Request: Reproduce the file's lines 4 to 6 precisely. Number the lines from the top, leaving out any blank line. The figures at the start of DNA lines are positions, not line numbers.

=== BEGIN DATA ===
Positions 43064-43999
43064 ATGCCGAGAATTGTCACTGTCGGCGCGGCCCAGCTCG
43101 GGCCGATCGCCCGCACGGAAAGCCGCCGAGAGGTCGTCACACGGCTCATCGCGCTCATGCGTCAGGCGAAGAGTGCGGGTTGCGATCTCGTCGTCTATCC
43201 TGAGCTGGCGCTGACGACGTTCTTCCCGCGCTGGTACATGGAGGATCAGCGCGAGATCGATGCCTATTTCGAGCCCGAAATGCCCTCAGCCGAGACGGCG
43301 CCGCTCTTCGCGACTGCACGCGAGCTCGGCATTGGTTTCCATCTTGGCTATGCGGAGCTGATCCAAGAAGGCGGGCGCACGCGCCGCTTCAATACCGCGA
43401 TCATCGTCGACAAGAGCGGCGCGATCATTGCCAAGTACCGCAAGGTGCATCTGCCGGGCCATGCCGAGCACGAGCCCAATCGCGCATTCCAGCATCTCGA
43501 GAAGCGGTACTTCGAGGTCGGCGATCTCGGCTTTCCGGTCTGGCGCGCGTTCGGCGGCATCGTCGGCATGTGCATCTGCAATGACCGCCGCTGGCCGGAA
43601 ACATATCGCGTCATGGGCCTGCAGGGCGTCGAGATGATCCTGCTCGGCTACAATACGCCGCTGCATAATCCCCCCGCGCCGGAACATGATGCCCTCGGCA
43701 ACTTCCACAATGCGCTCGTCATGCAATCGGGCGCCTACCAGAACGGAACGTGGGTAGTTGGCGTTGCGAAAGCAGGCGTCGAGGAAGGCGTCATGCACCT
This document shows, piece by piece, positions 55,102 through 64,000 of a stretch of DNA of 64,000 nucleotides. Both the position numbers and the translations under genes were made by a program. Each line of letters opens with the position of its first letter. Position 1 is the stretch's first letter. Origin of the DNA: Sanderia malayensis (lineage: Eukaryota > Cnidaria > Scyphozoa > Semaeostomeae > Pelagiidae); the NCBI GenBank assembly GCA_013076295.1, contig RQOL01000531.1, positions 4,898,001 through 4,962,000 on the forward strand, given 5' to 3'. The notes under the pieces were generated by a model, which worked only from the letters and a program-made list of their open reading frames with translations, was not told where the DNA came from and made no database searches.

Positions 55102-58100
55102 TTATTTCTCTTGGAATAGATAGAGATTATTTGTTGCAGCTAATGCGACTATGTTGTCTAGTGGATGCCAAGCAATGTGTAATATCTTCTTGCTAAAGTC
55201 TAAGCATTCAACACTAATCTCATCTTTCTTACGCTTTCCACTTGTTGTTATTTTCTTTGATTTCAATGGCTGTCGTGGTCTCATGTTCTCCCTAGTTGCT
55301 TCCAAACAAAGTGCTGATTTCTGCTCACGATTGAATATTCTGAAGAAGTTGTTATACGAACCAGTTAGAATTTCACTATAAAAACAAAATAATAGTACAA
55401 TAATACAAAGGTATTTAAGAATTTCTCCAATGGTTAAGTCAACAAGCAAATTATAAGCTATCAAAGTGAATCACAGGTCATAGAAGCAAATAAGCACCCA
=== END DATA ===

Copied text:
43201 TGAGCTGGCGCTGACGACGTTCTTCCCGCGCTGGTACATGGAGGATCAGCGCGAGATCGATGCCTATTTCGAGCCCGAAATGCCCTCAGCCGAGACGGCG
43301 CCGCTCTTCGCGACTGCACGCGAGCTCGGCATTGGTTTCCATCTTGGCTATGCGGAGCTGATCCAAGAAGGCGGGCGCACGCGCCGCTTCAATACCGCGA
43401 TCATCGTCGACAAGAGCGGCGCGATCATTGCCAAGTACCGCAAGGTGCATCTGCCGGGCCATGCCGAGCACGAGCCCAATCGCGCATTCCAGCATCTCGA